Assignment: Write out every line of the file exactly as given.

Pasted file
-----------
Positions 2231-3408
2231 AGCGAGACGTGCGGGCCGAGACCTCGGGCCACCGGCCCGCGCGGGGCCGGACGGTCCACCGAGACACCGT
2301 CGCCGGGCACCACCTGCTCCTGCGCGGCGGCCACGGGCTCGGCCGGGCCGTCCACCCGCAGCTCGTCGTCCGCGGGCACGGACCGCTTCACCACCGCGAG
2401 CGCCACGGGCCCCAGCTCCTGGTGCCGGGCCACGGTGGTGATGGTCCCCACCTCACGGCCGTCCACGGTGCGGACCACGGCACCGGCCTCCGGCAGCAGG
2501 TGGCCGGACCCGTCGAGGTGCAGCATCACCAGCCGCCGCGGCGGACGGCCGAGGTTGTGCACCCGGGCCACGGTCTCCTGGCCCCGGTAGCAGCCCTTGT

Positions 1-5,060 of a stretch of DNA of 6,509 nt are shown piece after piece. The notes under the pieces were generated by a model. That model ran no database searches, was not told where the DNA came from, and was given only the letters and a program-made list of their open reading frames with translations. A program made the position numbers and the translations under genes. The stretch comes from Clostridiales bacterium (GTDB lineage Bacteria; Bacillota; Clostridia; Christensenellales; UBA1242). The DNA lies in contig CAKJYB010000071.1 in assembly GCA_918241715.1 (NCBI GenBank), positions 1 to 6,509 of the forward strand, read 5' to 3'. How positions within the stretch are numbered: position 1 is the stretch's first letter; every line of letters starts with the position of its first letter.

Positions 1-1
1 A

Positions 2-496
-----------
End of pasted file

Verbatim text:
Positions 2231-3408
2231 AGCGAGACGTGCGGGCCGAGACCTCGGGCCACCGGCCCGCGCGGGGCCGGACGGTCCACCGAGACACCGT
2301 CGCCGGGCACCACCTGCTCCTGCGCGGCGGCCACGGGCTCGGCCGGGCCGTCCACCCGCAGCTCGTCGTCCGCGGGCACGGACCGCTTCACCACCGCGAG
2401 CGCCACGGGCCCCAGCTCCTGGTGCCGGGCCACGGTGGTGATGGTCCCCACCTCACGGCCGTCCACGGTGCGGACCACGGCACCGGCCTCCGGCAGCAGG
2501 TGGCCGGACCCGTCGAGGTGCAGCATCACCAGCCGCCGCGGCGGACGGCCGAGGTTGTGCACCCGGGCCACGGTCTCCTGGCCCCGGTAGCAGCCCTTGT

Positions 1-5,060 of a stretch of DNA of 6,509 nt are shown piece after piece. The notes under the pieces were generated by a model. That model ran no database searches, was not told where the DNA came from, and was given only the letters and a program-made list of their open reading frames with translations. A program made the position numbers and the translations under genes. The stretch comes from Clostridiales bacterium (GTDB lineage Bacteria; Bacillota; Clostridia; Christensenellales; UBA1242). The DNA lies in contig CAKJYB010000071.1 in assembly GCA_918241715.1 (NCBI GenBank), positions 1 to 6,509 of the forward strand, read 5' to 3'. How positions within the stretch are numbered: position 1 is the stretch's first letter; every line of letters starts with the position of its first letter.

Positions 1-1
1 A

Positions 2-496